• A goody box from Compass & Key Apothecary featuring several of our oils, curios, and mojo bags. While actual contents of the box are subject to change, they will likely have at least 2 oils, 2 mojo bags, 1-2 curios (like rabbits’ feet, gator paws, or Mercury dimes), and 3-4 herbal samples.

How to Enter

Send your entries to compassandkey@gmail.com to enter, and be sure to put “Spring Lore” in your subject line.

We hope to hear from you soon! Remember, the deadline is midnight on March 21st, 2012, so get those entries in before then!

All the best, and thanks for everything you do!

-Cory

Blog Post 144 – Walnuts

November 22, 2011

“As soft as silk,
As white as milk,
As bitter as gall,
A strong wall,
And a green coat covers me all”
Walnut riddle from H.M. Hyatt, Adams Co., Entry No. 14379

Continuing with the Thanksgiving ingredient theme (i.e. Apples), I thought today it would be good to look at a fairly common tree and nut that has been woven into magic for hundreds of years. I’m speaking of course of the unassuming but delicious walnut which tops brownies, finds its way into salads, and makes a delicious candied treat. Don’t worry, though, my next topic will not be mayonnaise and I am not subtly leading up to any kind of enchanted Waldorf salad.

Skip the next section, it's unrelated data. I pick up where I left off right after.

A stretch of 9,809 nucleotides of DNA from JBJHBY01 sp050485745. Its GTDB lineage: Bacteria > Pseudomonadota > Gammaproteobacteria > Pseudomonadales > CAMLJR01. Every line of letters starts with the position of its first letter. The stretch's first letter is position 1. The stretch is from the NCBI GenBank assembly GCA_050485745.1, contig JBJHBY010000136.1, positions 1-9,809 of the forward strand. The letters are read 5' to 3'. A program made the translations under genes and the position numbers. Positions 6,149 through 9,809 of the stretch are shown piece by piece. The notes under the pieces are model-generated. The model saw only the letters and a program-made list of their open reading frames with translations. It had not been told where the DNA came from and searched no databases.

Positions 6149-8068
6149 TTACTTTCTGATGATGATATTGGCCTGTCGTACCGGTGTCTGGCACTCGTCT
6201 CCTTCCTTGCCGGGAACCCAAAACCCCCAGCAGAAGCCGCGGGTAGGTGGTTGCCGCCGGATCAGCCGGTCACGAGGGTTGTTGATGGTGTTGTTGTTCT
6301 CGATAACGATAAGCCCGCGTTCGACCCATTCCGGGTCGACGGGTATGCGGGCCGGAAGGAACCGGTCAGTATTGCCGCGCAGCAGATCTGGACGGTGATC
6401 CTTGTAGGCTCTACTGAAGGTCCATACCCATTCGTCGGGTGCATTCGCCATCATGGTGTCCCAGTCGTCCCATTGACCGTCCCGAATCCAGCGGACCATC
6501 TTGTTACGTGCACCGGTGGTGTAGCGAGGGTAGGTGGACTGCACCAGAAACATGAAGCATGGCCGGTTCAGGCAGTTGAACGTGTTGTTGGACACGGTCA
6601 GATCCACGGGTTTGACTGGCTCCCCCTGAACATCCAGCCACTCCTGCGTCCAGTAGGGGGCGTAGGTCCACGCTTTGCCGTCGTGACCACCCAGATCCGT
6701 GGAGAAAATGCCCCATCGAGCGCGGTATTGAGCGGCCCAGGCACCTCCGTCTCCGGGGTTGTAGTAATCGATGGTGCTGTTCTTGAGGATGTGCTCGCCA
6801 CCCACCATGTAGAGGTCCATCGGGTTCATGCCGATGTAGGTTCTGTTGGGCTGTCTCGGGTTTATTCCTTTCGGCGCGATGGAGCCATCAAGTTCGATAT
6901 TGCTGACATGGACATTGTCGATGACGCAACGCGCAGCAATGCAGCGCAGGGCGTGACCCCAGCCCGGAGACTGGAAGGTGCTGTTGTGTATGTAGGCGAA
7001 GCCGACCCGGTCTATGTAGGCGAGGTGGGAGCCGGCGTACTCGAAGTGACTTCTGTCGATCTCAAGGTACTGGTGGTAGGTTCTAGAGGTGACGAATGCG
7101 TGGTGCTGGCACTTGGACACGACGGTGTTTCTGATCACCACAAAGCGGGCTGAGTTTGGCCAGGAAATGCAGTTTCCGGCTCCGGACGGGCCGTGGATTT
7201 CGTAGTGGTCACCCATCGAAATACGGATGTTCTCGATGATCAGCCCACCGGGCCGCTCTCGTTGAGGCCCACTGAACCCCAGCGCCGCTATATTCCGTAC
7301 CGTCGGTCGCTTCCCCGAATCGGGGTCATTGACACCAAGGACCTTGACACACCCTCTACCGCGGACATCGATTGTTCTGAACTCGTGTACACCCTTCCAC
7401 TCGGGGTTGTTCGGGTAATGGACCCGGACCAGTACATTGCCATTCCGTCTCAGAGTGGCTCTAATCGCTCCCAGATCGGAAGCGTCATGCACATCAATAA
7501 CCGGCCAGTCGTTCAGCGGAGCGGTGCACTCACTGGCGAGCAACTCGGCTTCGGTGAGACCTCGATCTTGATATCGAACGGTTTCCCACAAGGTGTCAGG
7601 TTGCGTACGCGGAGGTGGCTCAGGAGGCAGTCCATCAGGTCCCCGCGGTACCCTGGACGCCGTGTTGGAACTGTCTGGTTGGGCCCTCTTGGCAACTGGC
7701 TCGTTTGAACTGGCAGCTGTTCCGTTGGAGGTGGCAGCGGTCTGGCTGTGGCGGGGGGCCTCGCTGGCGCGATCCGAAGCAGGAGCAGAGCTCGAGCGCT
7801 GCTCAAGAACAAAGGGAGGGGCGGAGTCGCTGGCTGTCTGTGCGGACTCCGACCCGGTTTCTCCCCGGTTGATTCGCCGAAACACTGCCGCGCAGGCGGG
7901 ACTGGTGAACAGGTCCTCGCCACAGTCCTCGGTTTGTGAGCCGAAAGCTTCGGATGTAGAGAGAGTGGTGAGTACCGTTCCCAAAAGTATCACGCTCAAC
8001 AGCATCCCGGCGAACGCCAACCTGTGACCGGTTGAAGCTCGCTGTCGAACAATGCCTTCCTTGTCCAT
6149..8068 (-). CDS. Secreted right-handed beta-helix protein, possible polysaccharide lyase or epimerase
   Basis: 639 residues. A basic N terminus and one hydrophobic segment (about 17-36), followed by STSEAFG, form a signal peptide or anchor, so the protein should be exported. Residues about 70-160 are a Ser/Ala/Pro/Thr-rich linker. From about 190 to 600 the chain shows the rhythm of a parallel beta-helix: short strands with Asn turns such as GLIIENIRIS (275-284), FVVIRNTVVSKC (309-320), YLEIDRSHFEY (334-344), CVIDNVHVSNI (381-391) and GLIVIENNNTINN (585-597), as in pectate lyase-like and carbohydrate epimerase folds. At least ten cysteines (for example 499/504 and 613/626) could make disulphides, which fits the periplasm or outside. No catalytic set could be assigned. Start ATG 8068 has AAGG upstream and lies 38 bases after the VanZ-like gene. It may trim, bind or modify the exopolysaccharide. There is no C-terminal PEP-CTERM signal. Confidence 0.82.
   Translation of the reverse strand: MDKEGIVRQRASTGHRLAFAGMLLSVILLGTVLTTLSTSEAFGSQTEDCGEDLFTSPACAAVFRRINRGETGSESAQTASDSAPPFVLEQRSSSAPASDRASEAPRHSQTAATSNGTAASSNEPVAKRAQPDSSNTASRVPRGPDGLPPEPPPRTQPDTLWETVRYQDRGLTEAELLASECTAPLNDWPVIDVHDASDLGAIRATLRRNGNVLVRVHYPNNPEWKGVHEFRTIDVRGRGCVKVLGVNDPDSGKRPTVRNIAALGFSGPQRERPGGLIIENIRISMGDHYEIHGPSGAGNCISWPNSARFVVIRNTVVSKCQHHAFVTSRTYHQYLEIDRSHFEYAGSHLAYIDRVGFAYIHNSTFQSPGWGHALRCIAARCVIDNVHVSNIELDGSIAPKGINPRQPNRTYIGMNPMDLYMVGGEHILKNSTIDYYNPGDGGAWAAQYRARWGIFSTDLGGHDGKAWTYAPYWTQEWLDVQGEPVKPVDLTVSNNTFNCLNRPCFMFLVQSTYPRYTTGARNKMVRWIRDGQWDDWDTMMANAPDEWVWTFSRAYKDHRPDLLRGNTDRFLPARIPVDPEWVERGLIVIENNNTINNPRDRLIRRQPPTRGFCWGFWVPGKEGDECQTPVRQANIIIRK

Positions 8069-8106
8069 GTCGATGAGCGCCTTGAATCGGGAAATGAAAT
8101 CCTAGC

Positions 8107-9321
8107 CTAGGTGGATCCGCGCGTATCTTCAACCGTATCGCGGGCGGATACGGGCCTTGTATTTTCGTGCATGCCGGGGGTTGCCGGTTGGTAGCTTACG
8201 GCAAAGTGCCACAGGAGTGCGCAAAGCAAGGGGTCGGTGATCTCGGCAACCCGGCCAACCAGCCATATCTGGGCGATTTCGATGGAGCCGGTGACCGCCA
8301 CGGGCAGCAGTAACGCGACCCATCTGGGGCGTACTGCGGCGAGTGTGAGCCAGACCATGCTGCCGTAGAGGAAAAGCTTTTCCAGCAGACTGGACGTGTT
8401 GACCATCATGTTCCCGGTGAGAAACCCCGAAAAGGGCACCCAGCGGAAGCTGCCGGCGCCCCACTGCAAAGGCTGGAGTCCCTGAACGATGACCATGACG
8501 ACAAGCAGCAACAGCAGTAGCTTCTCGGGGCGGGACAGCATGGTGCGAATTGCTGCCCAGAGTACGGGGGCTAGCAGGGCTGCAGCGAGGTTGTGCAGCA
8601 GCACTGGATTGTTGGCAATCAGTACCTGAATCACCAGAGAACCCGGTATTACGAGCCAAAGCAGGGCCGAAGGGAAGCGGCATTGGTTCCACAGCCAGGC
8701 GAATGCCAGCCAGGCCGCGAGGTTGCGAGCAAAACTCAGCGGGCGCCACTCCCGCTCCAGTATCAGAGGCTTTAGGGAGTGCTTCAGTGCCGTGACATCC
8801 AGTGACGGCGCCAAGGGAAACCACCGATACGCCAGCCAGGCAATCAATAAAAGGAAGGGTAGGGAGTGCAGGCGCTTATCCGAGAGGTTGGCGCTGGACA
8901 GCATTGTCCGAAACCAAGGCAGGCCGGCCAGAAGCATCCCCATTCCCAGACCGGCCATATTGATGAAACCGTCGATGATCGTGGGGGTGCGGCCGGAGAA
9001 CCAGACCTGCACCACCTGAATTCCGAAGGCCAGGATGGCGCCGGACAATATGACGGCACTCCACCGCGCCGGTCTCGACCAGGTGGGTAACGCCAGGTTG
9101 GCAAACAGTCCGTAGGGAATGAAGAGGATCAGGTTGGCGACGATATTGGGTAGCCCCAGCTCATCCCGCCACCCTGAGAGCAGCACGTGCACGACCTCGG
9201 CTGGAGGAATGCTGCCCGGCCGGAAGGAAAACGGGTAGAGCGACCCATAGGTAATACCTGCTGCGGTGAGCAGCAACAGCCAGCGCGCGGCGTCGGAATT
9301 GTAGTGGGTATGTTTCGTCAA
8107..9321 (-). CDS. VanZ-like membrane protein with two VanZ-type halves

I’d like to briefly start in the Old World and mention a legend which had some influence on 19th-century occult folklorist Charles Leland. In “Neopolitan Witchcraft” by J.B. Andrews and James Frazer, a rhyme appears which translates roughly:

Beneath the water and beneath the wind,
Beneath the walnut trees of Benevento,
Lucibello bring me where I need to go.

This charm would help a witch magically fly to her Sabbat, supposedly. The idea of witches gathering beneath a walnut tree in Benevento, Italy clearly impacted Leland, who includes a tale in his “witch gospel” Aradia called “The House of the Wind” (which is what Benevento means in English). [EDIT: See comments below for a correction on this translation] Myth Woodling, who runs a marvelous set of pages on Italian folk magic and witchcraft, has this to say about the walnut:

Walnut shells, in Italian fairy tales, were often used to contain something precious or magical. A walnut branch was said to protect one from lightening. There were stories of witches and spirits gathering under walnut trees”